How I Got My Job: Jennie, Sarah & Grace McGinn, Founders Of OPSH
Irish sisters Jennie, Grace and Sarah McGinn, tell us how they set up their up and coming fashion brand, and share their tips for budding business owners.
Names: Jennie McGinn, Sarah McGinn, Grace McGinn
Ages: 31, 29, 25
Tell us about OPSH. Where did the idea come from and how did you go about setting it up?
Way back when we were running our fashion blog What Will I Wear Today, there was a flashbulb moment when we realised it was time to progress the hobby into a business. We sat around our apartment in Christchurch (we lived together at the time) and started brainstorming about the “perfect” shopping experience. Imagine arriving at a destination where everything you saw was tailored to your exact tastes – the retailers, the clothes, the news – and you could shop as quickly and as easily as you could on Amazon? We took our ideas to an accelerator programme called Launchpad and built out the first version of our idea – Prowlster. We ran Prowlster for a year, but we knew there was a bigger opportunity and so we began working on Opsh immediately after Prowlster was acquired (by media agency Sweatshop). Opsh is still a work-in-progress, but the core of Opsh is speed, simplicity and personalisation.
How long has it been running now?
Our first birthday is actually coming up at the end of October! And we launched into the UK this September. We’ve been working on the platform for about two years – and prior to Opsh, we ran a lifestyle magazine called Prowlster – so it feels like we have been working on this for years and years and years…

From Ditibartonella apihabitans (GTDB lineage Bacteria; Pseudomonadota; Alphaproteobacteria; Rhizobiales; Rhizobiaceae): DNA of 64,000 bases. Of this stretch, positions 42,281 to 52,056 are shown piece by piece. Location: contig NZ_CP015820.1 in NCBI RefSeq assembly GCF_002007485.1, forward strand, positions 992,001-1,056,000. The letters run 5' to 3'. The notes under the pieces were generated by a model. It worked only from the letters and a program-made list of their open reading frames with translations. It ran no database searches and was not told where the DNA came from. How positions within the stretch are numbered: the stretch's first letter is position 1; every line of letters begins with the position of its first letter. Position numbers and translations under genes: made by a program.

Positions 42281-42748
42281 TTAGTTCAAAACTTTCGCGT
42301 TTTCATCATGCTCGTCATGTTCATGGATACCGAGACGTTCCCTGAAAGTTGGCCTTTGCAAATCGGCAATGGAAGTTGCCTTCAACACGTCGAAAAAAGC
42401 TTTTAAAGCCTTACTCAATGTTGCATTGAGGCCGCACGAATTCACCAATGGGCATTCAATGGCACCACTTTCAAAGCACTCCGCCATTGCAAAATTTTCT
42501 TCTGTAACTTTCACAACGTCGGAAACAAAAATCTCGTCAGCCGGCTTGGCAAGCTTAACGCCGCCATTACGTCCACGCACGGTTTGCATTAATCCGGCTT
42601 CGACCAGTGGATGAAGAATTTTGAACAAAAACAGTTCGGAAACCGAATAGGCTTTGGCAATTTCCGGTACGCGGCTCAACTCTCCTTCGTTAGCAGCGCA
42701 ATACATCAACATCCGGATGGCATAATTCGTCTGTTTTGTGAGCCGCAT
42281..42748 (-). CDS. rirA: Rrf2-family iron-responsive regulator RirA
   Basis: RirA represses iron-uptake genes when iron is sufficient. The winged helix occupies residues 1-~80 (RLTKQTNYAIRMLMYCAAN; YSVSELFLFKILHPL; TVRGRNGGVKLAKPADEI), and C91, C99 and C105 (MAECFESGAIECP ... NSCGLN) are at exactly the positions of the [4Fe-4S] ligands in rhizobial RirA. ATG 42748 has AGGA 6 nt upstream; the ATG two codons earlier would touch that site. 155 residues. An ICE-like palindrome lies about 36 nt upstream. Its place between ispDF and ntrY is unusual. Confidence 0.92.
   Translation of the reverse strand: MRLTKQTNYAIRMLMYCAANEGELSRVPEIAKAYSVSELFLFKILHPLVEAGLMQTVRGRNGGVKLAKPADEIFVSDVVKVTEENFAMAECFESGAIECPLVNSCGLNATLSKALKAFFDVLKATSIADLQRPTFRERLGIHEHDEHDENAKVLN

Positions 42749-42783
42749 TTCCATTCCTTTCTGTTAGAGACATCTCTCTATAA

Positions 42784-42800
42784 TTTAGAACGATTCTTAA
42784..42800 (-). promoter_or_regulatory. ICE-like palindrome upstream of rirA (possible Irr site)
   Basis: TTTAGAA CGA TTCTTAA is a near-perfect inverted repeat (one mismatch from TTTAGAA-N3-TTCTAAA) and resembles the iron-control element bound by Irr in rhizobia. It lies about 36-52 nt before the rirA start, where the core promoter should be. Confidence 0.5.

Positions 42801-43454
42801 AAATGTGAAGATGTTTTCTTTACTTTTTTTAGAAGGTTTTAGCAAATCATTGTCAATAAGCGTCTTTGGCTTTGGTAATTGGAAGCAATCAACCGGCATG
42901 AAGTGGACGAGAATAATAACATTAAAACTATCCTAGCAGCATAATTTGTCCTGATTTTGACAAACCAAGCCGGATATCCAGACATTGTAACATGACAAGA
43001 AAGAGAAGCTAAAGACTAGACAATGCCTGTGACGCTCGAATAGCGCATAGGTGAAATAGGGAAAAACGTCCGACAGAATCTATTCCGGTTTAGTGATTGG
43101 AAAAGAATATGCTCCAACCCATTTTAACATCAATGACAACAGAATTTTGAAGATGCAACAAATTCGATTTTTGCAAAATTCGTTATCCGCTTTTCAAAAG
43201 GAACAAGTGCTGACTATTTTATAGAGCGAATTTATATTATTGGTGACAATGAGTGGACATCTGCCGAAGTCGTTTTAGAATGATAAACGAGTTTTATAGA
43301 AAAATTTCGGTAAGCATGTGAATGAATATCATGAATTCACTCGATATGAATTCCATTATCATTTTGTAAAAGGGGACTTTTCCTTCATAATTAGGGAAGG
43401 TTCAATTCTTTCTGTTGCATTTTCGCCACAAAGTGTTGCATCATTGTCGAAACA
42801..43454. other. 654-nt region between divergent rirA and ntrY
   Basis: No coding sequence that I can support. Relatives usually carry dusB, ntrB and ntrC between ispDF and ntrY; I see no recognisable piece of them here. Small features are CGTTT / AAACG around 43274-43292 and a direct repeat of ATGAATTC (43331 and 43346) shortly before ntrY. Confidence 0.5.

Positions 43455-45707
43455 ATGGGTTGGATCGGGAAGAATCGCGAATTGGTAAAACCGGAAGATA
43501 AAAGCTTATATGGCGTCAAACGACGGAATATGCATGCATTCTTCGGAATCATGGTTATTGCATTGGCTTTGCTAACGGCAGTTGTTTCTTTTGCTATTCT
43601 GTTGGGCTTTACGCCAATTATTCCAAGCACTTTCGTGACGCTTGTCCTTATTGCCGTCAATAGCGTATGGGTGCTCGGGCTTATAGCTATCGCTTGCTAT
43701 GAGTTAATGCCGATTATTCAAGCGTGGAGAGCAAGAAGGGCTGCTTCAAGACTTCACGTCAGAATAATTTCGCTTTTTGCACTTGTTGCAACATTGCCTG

How many people work for you?
We have grown from six staff at the start of the year to 15 staff. We’ll be recruiting again in the New Year, so it’s a pretty fast-moving year for Opsh.
Was the process of setting up hard?
The hardest thing we’ve ever done. We got a crash-course in building a start-up company via the NDRC LaunchPad programme, but everything else has been a learn-by-doing process. It was like learning a whole new language and the pressure was intense and all-consuming. I’d like to say it’s a little easier four years on, but it’s just a different type of pressure!
How long did it take?
We’re still technically not “there” yet so…
Tell us about the first couple of months?
The first couple of months were exciting and terrifying. Exciting because we were learning so much, so quickly – but equally terrifying as there was so much to learn. We were figuring out our roles, what to invest in, who to hire, what advice to take. Surrounding yourself with the “right” people is crucial – there are a lot of shysters out there who are too ready to swoop in on impressionable young start-ups.
Tell us a bit about you and your sisters and your strengths when it comes to OPSH?
We genuinely couldn’t imagine being in business with anyone else. It’s definitely a strain on personal relationships so we have to be very diligent about separating “personal” time and “business” time. Business demands a huge sacrifice on family, so even though 90% of our time together is spent in business-mode, we’re all in it together. The three of us have different skill-sets & styles, but the same ambitions. I’m the CEO and look after fundraising, business development and sales. Sarah is Head of Marketing and drives the digital and traditional marketing agenda. Grace is Head of Product and manages the product build, design and the technical team.
It was a bumpy road at the start, as we were all trying to figure out how the hell we run a business and there’ll always be times when we have differences of opinion. However, we’re a tight unit at this stage. And we have an extremely loyal & hard-working team around us, which is absolutely key.